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Maybe James Bond can save cinema after all.
The excitement around No Time To Die, which will be playing in roughly 50 foreign markets by Friday, appears to be translating into box office gold.
The 25th installment in the storied British spy franchise opened to an impressive $6.6 million in the U.K. and Ireland on Thursday as it begins rolling out in more than 50 markets overseas, pushing its two-day foreign total to a weighty $22 million.
No Time to Die opens in North America on Oct. 8, followed by China in late October.
In the U.K. and Ireland, the event pic scored the third-highest opening day of the storied franchise. Among recent installments, it came in 14 percent ahead of Spectre (which launched on a Monday) and 30 percent behind Skyfall, which launched on a Friday on its way to become the top-grossing Bond title of all time in the U.K. and across the world, not adjusted for inflation.
Additionally in the U.K., No Time To Die now holds the highest single-day gross in September, the highest single day of the pandemic and the highest single day since Star Wars: The Rise of Skywalker opened in the holiday period of December 2019.
No Time To Die should easily surpass $26 million through Sunday in the U.K., a pandemic-era best. Overall internationally, it is expected to rake in anywhere from $80 million to $100 million, although predictions are tough because of the pandemic.
Germany opened to an outstanding $2.8 million on Thursday, the biggest opening day of the pandemic and the second-biggest of all time behind German film Fack Ju Goehte 2.
In South Korea, its Wednesday and Thursday gross is $1.3 million. In Demark, No Time to Die opened Thursday to $1 million. By Friday and Saturday, the tentpole will be playing in many European, Asian and South American markets.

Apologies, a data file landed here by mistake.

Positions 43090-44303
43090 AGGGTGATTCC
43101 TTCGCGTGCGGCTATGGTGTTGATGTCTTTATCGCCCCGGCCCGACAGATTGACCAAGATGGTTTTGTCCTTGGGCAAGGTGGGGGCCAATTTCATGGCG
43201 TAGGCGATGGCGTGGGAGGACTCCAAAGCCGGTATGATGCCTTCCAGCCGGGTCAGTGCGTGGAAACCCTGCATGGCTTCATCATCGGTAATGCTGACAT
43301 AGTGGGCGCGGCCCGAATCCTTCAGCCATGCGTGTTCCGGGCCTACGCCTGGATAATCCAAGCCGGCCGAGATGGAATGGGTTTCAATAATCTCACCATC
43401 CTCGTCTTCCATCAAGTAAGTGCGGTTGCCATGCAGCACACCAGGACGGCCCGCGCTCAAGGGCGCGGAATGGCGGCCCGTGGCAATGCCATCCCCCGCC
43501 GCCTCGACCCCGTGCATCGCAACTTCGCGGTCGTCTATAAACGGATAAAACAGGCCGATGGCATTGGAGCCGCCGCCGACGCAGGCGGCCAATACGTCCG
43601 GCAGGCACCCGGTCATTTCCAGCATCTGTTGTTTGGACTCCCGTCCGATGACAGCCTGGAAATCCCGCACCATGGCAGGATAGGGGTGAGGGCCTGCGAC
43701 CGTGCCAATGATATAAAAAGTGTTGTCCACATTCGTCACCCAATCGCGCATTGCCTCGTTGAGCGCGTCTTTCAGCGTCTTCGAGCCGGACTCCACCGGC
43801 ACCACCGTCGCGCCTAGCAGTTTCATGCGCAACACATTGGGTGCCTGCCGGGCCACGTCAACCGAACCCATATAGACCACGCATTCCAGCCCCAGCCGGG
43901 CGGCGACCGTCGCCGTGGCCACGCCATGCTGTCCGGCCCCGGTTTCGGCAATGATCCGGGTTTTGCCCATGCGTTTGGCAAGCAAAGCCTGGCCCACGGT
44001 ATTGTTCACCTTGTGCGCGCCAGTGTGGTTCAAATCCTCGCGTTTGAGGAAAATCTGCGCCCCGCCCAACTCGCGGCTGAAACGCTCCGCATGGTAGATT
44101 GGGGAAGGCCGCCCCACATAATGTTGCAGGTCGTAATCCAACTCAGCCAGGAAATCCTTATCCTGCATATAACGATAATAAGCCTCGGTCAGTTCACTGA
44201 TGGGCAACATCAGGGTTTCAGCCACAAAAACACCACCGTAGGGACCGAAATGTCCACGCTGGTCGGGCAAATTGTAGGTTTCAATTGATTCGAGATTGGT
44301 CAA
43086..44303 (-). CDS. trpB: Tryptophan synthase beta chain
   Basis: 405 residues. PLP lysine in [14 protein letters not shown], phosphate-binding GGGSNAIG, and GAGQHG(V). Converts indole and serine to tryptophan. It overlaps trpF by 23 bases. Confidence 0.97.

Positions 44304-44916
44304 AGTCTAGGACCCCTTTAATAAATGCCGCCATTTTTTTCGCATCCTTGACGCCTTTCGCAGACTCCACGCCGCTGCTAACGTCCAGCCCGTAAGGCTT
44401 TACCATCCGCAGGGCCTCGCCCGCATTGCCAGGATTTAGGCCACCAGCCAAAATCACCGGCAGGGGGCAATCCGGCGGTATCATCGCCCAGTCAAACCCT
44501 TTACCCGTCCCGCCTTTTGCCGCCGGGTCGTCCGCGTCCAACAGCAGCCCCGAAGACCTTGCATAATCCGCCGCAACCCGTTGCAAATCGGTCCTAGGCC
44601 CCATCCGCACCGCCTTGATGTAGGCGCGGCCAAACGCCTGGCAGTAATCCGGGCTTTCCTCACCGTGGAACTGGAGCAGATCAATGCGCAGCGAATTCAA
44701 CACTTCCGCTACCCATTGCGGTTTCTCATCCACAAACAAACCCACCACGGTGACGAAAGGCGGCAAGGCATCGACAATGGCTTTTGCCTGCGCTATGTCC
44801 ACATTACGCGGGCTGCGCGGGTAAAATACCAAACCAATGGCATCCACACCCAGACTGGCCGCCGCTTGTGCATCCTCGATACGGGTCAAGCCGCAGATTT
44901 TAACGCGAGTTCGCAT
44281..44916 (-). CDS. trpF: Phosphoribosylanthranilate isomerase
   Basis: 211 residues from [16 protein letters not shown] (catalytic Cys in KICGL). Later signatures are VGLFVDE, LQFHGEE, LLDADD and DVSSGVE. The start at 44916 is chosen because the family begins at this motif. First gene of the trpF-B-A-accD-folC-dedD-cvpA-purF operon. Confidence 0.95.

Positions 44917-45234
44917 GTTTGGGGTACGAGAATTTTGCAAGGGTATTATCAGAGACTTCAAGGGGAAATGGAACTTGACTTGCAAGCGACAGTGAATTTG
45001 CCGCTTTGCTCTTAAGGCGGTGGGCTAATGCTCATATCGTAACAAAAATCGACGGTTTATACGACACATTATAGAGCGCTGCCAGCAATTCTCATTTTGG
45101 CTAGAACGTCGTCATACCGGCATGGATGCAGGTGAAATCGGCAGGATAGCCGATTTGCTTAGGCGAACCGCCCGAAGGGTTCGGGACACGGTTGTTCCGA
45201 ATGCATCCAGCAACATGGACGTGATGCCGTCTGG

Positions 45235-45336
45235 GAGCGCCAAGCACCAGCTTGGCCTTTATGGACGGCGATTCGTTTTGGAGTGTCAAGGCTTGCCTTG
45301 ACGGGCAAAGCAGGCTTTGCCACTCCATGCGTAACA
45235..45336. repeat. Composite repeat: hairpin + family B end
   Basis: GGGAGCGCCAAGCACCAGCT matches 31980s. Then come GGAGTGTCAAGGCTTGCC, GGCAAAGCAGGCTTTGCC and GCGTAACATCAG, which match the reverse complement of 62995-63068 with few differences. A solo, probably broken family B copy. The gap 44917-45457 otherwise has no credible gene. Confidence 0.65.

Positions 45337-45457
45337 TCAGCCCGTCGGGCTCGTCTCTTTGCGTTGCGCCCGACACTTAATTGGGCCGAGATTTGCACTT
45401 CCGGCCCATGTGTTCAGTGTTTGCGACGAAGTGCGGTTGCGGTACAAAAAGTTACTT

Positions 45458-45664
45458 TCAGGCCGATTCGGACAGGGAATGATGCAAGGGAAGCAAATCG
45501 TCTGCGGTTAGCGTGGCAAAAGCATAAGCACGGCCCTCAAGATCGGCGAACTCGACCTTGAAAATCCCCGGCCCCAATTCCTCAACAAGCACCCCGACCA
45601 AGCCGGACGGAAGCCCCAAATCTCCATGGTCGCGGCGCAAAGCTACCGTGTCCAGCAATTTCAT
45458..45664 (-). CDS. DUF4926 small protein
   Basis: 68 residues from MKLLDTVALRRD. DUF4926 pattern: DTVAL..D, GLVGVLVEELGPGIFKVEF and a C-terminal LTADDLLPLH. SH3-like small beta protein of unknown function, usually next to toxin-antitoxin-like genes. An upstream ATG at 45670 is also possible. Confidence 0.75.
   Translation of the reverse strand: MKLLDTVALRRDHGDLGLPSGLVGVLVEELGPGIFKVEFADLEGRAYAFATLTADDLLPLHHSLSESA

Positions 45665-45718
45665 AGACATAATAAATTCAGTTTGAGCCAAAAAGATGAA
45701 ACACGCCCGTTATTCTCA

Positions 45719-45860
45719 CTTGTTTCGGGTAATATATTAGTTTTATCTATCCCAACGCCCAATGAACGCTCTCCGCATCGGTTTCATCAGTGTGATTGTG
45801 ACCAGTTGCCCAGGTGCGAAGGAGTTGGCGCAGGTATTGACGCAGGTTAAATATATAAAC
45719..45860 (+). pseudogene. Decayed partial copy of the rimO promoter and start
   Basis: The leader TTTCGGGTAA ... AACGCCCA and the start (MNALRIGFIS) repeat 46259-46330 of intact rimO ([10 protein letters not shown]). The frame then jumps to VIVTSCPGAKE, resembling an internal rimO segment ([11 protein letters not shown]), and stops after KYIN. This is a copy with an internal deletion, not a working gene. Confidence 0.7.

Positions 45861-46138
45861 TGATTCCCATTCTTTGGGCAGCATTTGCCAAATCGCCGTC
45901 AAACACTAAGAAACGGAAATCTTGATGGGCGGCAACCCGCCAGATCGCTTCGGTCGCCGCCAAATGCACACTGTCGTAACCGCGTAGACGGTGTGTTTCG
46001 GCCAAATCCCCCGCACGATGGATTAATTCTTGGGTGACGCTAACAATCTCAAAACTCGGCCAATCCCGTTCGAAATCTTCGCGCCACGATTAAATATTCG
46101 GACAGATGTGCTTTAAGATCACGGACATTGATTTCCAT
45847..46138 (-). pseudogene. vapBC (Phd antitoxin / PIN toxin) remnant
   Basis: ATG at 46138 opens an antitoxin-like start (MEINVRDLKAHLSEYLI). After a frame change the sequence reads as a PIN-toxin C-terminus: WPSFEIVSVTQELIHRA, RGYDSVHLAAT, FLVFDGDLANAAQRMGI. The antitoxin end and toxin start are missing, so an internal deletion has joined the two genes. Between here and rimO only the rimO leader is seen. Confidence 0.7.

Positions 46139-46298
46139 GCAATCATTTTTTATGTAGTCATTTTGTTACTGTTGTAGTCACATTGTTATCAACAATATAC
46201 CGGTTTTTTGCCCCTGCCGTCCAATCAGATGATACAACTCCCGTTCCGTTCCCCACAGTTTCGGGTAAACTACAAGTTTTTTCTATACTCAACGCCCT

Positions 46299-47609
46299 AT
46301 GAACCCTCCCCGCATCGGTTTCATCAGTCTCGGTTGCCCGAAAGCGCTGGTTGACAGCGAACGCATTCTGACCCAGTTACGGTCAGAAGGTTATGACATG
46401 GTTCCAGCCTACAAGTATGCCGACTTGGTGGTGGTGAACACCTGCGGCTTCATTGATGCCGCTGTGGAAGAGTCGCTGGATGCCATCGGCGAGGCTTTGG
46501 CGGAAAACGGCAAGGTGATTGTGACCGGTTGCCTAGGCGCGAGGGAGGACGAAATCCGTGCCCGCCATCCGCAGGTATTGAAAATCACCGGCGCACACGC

MGM partnered with British-based EON Productions on the big-budget offering, whose release was delayed numerous times due to the COVID-19 crisis and subsequent theater closures. Universal is distributing the Bond installment in most major markets internationally.
No Time To Die amassed $6.2 million in the U.K. alone, where it is breaking records in receiving the widest release ever. It is playing in 772 cinemas, 25 more than the previous best, Star Wars: Rise of Skywalker. The film is also Universal’s widest ever release in that territory.
With many cinemas welcoming guests first thing Thursday morning, more than 30,000 people attended midnight screenings and, according to Universal, 1,620,000 advance tickets were purchased for the opening four days, surpassing Spectre’s total advance bookings by over 12 percent and performing in line with Skyfall at the same time prerelease. Adding to the accolades, No Time to Die set the record for highest advance sales of all-time at the Everyman, Picturehouse and Curzon cinema chains.
The U.K. number is as a welcome relief for British exhibitors, with many having pinned their pandemic recovery hopes on Bond, traditionally a major event in U.K. cinemas anyway but this year coming with the added pressure of being seen as a test for future consumer confidence. Although the following weeks and months will indicate whether this test has been passed, operators so far appear delighted. As one cinema exec told THR: “We’re very, very happy.”
Oct. 1, 10 a.m. Updated with additional foreign grosses.
Oct. 1, 11:30 a.m. Updated with additional foreign grosses.
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